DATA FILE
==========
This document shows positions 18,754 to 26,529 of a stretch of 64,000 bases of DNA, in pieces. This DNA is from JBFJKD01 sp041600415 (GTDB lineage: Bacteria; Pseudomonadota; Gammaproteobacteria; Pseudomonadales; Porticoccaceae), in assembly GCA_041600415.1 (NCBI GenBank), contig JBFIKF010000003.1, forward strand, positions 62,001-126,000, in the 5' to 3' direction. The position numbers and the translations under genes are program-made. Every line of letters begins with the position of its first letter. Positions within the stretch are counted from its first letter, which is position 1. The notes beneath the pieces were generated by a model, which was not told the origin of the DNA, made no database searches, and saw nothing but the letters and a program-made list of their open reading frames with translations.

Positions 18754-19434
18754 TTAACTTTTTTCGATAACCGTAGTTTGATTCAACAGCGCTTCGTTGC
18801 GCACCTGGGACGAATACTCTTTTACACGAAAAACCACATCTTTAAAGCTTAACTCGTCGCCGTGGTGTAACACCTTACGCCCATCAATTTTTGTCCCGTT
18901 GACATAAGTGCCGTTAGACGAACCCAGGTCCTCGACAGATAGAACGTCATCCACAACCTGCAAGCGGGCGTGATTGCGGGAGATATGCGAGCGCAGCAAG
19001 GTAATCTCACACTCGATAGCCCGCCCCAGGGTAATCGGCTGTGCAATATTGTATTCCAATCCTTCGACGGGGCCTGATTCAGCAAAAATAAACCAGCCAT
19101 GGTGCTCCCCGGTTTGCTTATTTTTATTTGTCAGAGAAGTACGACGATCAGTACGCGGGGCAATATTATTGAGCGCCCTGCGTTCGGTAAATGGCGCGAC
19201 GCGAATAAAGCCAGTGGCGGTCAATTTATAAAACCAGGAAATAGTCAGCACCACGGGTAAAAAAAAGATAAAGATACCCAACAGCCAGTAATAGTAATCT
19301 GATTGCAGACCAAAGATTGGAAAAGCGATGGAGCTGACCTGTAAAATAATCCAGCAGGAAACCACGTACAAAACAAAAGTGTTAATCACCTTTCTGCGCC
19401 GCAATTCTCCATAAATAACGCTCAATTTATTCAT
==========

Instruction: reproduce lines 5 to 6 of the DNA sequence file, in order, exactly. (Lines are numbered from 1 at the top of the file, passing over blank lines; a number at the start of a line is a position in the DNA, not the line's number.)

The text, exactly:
18901 GACATAAGTGCCGTTAGACGAACCCAGGTCCTCGACAGATAGAACGTCATCCACAACCTGCAAGCGGGCGTGATTGCGGGAGATATGCGAGCGCAGCAAG
19001 GTAATCTCACACTCGATAGCCCGCCCCAGGGTAATCGGCTGTGCAATATTGTATTCCAATCCTTCGACGGGGCCTGATTCAGCAAAAATAAACCAGCCAT